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Switching LPV (Linear Parameter-Varying) Control and Its Potential Applications

Release time:April 24, 2017 / Siying He

Topic:

Switching LPV (Linear Parameter-Varying) Control and Its Potential Applications

Speaker: Ryozo Nagamune, University of British Columbia, Canada      

Date: 25th, April(Tuesday 15:00-17:00 PM      

Venue:E706, new main building

 

Abstract:

Linear parameter-varying (LPV) control theory has been well-developed over the last two decades, to deal with nonlinear and time-varying systems in control engineering problems. In LPV controller design, as the operating region becomes larger, the achievable closed-loop performance will be more limited. In such cases, switching LPV control method is useful to enhance the closed-loop control performance. In this talk, research on switching LPV control, which is being conducted at the UBC Control Engineering Laboratory, is explained. It is shown that the switching LPV control technique has a potential for improving control performance in practical engineering problems, such as machine tool drive control, automotive fuel-injection control, and wind turbine control.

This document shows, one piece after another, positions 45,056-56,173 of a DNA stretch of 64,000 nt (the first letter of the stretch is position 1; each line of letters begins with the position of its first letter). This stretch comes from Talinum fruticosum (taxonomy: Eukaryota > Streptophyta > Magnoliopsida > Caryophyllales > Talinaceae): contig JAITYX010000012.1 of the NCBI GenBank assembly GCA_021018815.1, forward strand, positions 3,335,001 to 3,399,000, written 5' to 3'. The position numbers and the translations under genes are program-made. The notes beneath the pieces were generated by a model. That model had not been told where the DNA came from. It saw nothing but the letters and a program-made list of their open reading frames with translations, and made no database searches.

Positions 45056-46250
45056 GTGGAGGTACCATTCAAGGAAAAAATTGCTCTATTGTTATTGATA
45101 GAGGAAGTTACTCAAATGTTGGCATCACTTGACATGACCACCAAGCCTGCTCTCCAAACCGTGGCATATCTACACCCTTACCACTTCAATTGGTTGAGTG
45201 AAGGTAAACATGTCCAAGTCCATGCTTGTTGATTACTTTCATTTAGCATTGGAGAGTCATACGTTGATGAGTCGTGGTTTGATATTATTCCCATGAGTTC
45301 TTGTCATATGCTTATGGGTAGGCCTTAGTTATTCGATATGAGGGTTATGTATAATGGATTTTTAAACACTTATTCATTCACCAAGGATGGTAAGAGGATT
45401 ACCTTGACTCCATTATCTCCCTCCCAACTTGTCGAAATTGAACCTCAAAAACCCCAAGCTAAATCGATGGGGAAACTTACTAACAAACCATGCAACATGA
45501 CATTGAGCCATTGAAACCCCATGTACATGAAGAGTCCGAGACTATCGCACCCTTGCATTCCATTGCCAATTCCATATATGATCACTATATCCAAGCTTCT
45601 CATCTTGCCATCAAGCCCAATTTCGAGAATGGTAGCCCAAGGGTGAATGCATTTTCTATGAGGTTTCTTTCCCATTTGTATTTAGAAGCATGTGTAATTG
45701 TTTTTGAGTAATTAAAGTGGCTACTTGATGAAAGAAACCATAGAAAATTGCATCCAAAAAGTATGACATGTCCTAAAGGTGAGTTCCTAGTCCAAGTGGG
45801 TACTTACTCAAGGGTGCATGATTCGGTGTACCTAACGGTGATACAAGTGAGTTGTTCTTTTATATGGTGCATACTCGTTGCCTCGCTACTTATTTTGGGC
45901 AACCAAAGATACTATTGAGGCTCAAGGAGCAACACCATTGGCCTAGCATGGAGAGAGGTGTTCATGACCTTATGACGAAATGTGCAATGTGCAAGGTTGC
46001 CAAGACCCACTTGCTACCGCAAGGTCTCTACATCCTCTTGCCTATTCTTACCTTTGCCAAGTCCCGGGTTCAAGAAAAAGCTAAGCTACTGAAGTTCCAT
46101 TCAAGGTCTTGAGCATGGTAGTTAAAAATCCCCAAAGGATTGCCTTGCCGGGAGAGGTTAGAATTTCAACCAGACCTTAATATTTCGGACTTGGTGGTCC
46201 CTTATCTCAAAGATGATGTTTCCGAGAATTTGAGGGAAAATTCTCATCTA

Brief Intro of the Speaker:

Ryozo Nagamune received Bachelor and Master Degrees from the Department of Control Engineering, Osaka University, Japan, in 1995 and 1997, respectively, and Ph.D. degree in Applied Mathematics from the Division of Optimization and Systems Theory, Royal Institute of Technology, Stockholm, Sweden, in 2002. From 2003 to 2006, he was a Post-Doctoral Researcher at the Mittag-Leffler Institute, University of California at Berkeley, Berkeley, CA, USA, and the Royal Institute of Technology. He has been with the Department of Mechanical Engineering, University of British Columbia, since August 2006, where he is now an Associate Professor. From 2013 to 2014, he was a Visiting Researcher at the National Wind Technology Center, National Renewable Energy Laboratory, Golden, CO, USA, and at Sophia University, Tokyo, Japan. His research interests include robust control theory and its applications to mechatronics systems. He is an Associate Editor of the ASME Journal of Dynamic Systems, Measurement, and Control. He is a Chair of the IEEE Joint Chapter of Control Systems, Robotics, and Automation, and Systems, Man, and Cybernetics Societies in the IEEE Vancouver Section. He presently holds the Canada Research Chair, Tier 2, in Control Engineering.

 

School of automation science and electrical engineering